How is the procedure performed
How is the procedure performed Image-guided, minimally invasive procedures such as inferior vena cava filter placement and removal are most often performed by a specially trained interventional radiologist in an interventional radiology suite or occasionally in the operating room.
This procedure is often done on an outpatient basis. However, some patients may require admission following the procedure.
Please consult with your physician as to whether or not you will be admitted. You will be positioned on your back.
You may be connected to monitors that track your heart rate, blood pressure and pulse during the procedure.
A nurse or technologist will insert an intravenous (IV) line into a vein in your hand or arm so that sedative medication can be given intravenously.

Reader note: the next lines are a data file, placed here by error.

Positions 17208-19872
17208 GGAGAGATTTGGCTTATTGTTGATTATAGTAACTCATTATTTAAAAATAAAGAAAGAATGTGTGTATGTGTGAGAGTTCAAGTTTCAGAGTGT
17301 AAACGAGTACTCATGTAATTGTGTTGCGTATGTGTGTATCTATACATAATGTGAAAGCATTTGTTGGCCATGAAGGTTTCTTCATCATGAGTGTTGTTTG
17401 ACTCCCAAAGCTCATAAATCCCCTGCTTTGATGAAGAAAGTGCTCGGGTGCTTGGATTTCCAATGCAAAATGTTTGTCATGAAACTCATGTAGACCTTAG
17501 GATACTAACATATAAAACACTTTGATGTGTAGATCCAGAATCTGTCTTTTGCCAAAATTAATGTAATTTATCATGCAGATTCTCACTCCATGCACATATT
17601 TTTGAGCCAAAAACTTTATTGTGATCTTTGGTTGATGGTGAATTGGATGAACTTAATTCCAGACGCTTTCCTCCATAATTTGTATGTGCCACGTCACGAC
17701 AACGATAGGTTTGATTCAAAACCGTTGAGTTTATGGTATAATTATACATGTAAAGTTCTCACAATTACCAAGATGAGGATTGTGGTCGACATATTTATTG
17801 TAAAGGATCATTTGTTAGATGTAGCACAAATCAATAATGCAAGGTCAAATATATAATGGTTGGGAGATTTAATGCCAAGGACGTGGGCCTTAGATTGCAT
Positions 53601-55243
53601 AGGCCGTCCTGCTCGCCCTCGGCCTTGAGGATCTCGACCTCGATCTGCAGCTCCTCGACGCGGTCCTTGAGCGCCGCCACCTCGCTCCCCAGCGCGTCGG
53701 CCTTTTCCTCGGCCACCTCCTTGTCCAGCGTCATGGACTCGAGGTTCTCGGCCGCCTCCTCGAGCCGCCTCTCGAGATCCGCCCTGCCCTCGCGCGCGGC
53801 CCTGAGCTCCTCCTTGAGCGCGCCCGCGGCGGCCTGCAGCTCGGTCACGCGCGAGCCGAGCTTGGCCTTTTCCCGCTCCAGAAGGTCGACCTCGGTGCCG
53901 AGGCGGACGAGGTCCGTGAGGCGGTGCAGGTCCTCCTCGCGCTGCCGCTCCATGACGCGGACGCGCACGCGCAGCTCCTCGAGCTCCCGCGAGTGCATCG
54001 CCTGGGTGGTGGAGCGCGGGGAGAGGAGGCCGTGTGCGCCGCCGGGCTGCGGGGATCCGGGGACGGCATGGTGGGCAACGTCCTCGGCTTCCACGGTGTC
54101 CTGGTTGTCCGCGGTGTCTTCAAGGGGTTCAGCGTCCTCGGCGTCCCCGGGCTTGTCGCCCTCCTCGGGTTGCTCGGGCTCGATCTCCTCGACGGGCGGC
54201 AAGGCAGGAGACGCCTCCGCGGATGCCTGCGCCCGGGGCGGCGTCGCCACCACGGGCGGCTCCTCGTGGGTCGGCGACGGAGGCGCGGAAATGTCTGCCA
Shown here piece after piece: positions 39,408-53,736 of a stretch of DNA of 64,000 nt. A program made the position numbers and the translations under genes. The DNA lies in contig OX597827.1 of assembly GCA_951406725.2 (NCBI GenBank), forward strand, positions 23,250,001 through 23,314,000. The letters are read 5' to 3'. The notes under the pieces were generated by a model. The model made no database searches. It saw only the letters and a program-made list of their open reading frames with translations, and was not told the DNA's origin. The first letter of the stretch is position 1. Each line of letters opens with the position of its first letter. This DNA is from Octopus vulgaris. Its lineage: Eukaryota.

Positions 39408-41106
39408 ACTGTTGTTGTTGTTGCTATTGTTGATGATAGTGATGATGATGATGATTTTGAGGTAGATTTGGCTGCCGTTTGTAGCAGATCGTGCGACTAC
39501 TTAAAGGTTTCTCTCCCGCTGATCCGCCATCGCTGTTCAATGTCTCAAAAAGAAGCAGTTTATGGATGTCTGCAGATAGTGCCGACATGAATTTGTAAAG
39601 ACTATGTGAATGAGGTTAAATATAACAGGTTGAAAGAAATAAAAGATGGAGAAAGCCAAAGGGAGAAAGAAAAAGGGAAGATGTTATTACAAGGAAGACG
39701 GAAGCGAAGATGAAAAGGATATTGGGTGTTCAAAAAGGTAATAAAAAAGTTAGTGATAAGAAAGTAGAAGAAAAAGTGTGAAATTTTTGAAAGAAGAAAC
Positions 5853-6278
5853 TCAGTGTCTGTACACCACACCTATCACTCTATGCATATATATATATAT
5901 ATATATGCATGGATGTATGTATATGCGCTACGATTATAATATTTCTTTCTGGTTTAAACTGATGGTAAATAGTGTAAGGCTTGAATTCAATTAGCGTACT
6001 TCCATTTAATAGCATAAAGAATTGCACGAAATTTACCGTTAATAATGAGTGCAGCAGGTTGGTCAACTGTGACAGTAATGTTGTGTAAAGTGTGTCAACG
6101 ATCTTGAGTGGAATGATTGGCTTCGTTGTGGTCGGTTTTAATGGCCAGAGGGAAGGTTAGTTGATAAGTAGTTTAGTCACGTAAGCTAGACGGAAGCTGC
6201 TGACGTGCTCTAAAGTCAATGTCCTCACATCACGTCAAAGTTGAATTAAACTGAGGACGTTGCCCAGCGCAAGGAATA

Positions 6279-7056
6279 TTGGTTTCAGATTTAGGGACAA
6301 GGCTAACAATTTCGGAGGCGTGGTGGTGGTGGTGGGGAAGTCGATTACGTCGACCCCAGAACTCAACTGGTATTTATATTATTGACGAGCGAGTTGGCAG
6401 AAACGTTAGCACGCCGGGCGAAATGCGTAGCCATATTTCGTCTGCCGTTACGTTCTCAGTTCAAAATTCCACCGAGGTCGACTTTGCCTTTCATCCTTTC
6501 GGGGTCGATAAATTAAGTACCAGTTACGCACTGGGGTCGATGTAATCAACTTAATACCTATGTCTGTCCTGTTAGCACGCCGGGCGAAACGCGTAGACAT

Moderate sedation may be used. As an alternative, you may receive general anesthesia.
The area of your body where the catheter is to be inserted will be sterilized and covered with a surgical drape.
Your physician will numb the area with a local anesthetic.
A very small skin incision is made at the site.
Using image-guidance, a catheter (a long, thin, hollow plastic tube) is inserted through the skin to the treatment site.
Contrast material may be injected into the inferior vena cava to help guide the catheter and verify precise placement of the IVC filter in the blood vessel.
At the end of the procedure, the catheter will be removed and pressure will be applied to stop any bleeding. The opening in the skin is then covered with a dressing. No sutures are needed.
Your intravenous line will be removed.
The procedure is usually completed within one hour.